GED test-takers have been given a two-year reprieve to finish the high school equivalency exam.
The state Board of Regents has voted to let test-takers keep their passing scores on sections of the GED, even though that exam will be replaced next year by a new, harder test called the Test Assessing Secondary Completion.
Those who take the exam often pass most of the five sections on their first try. They only have to retake the sections they failed, and sometimes they will retake one section many times before they finally pass.
All year, GED centers warned students that they would have to retake everything if they didn’t pass the entire exam by Dec. 31. But instead, they will have to pass the harder test for the sections they hadn’t passed by the end of 2013 but won’t have to retake sections they had passed.
Board of Regents member James Dawson, who represents Schenectady and surrounding areas, said he voted for the reprieve so most students would be able to finish their exam.
“We’re not interested in hurting anyone,” he said. “You have to remember, some of these people have been studying a syllabus that led to one examination, and that’s going to change. We are making a major change.”
At the main branch of the Schenectady County Public Library, librarians expressed relief after the vote. They won a grant to buy instructional materials for the new test, but nothing is available yet, they said. Knowing their current students won’t have to start over completely was reassuring, they said.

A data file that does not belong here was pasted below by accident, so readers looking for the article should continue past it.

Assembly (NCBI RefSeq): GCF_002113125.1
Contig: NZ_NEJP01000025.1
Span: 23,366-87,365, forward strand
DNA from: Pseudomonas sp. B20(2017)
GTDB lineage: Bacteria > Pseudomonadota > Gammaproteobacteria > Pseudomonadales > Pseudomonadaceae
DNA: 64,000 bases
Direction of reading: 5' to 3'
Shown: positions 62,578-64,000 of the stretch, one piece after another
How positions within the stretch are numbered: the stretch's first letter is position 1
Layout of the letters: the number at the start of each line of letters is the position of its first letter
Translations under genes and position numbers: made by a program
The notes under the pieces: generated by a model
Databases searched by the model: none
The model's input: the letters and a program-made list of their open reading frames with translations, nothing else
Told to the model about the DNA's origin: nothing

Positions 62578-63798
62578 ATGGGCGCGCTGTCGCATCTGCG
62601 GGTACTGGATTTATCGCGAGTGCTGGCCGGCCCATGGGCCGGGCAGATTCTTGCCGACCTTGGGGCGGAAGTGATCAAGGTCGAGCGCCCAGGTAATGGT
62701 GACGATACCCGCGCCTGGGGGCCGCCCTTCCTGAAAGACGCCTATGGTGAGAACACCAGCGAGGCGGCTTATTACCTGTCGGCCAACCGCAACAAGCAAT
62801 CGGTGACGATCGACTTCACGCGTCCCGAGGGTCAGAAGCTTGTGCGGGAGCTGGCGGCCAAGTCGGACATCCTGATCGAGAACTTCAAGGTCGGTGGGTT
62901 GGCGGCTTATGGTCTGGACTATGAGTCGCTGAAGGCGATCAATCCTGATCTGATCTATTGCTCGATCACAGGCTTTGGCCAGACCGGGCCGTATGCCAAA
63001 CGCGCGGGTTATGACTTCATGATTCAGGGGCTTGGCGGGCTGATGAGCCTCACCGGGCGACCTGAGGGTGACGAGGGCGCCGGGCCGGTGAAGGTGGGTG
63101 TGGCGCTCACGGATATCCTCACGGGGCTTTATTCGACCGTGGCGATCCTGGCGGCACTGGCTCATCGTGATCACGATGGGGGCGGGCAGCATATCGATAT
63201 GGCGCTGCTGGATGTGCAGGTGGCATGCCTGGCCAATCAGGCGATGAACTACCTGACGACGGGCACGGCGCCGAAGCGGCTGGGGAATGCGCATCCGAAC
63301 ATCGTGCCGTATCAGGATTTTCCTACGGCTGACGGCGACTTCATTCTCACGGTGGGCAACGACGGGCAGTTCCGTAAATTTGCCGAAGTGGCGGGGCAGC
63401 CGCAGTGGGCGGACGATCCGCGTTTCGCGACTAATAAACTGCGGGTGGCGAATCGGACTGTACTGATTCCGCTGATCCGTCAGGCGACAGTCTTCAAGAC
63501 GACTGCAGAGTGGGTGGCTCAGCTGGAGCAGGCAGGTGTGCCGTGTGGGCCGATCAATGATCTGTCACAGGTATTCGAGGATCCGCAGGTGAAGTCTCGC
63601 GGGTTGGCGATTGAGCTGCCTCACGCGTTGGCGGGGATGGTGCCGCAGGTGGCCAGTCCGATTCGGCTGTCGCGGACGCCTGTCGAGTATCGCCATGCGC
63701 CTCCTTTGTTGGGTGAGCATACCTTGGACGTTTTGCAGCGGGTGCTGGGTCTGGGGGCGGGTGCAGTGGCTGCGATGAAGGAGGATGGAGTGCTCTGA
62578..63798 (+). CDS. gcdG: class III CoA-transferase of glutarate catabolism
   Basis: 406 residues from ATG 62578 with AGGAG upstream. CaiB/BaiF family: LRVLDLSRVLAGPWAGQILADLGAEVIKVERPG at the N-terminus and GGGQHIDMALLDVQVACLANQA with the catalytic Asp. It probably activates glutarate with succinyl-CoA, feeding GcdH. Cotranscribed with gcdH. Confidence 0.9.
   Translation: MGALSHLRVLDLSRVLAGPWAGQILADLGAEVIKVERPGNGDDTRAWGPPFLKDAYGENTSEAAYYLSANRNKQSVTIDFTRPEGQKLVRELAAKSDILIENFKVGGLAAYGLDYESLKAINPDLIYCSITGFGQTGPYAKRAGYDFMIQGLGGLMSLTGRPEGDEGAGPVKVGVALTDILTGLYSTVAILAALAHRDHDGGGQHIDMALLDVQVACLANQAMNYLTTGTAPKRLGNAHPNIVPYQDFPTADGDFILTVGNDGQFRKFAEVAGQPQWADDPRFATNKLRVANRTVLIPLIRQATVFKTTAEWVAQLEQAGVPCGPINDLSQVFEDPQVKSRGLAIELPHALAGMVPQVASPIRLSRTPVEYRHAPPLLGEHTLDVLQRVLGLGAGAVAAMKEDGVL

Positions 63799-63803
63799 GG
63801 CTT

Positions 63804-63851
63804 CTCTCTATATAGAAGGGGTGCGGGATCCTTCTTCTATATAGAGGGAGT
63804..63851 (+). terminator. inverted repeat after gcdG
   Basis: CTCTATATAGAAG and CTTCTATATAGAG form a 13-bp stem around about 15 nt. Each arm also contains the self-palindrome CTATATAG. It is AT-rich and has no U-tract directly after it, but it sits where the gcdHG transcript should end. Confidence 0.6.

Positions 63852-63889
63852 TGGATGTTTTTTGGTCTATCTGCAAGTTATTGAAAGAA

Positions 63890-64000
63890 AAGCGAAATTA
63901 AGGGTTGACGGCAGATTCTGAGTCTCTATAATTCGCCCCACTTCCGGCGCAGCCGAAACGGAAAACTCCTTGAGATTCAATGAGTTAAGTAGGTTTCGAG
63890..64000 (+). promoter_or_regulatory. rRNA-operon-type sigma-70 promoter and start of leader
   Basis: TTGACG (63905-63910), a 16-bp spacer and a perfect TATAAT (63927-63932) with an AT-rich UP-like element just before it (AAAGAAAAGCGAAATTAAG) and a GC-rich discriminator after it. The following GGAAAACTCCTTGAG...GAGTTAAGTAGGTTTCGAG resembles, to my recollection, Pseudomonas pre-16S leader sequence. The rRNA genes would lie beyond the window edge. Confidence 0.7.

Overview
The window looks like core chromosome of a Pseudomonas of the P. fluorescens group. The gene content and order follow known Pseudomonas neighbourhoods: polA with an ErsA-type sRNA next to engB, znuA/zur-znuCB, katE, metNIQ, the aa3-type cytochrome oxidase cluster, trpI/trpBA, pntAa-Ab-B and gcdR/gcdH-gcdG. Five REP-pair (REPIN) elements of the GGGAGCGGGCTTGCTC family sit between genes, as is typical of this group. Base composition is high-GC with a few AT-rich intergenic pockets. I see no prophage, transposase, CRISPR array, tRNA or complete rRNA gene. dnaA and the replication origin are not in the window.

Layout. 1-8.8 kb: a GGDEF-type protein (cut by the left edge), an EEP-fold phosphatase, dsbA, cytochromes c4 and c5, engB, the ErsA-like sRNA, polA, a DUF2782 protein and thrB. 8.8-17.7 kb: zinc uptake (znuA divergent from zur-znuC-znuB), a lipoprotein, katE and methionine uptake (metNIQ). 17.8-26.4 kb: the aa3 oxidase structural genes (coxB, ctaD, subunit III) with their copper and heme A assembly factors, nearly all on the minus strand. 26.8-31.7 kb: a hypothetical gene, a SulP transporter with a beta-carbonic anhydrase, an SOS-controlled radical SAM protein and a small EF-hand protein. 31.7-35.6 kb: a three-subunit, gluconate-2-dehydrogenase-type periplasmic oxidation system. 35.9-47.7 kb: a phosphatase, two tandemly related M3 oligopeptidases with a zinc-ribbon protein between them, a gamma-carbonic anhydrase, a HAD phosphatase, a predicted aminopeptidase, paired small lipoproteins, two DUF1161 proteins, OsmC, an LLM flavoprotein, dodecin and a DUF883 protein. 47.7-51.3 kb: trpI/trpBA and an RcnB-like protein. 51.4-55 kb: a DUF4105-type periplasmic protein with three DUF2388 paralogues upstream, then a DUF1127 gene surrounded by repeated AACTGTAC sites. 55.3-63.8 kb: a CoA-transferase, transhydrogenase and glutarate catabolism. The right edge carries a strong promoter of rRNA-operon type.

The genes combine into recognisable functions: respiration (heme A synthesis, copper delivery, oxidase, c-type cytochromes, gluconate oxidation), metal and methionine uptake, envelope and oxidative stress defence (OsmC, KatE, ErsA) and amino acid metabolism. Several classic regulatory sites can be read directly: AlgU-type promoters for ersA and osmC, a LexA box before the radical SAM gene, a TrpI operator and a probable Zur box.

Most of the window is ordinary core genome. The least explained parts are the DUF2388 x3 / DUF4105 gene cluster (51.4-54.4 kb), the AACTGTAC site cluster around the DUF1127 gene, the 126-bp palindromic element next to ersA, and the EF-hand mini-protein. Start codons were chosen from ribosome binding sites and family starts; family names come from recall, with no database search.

Dawson said the new exam will align better with the new Common Core requirements for all students. He said it would not be “harder” but it would be “more challenging.”
“We do feel it’s going to be a step up,” he added.
But he said students who drop out of high school after going through the Common Core will probably not find the new exam any harder than current students find the GED. Students who made it through part of high school could generally pass the exam after a six-week class.
“If you started at the beginning [with Common Core], it wouldn’t be more challenging than the old exam,” Dawson said.
The state Education Department has spent the last year trying to get “near-passers” to enroll in classes and finish their exams before the deadline.The state sent letters to every student who had passed at least three of the five sections of the GED test in the past three years. There were 4,800 near-passers in New York City and 2,800 throughout the rest of the state, and thousands signed up for last-minute classes, according to state officials.
The state also organized efforts in New York City to encourage dropouts ages 17 to 24 to take the GED before the new exam came out. About 1,500 new students signed up through that campaign, and about 1,000 of them passed the exam by the end of the year. GED centers reported running out of space to accommodate the sudden surge in students, state officials said.
Given the number of people who passed some but not all of the exam sections this year, state officials asked the Board of Regents to let students keep their passing grades. Dawson said he was persuaded by the reports of students who had passed some sections and needed more time to pass the others.
“You have to understand, people are midway through the process,” he said. “It’s part of our effort to phase in the new program without doing any serious harm.”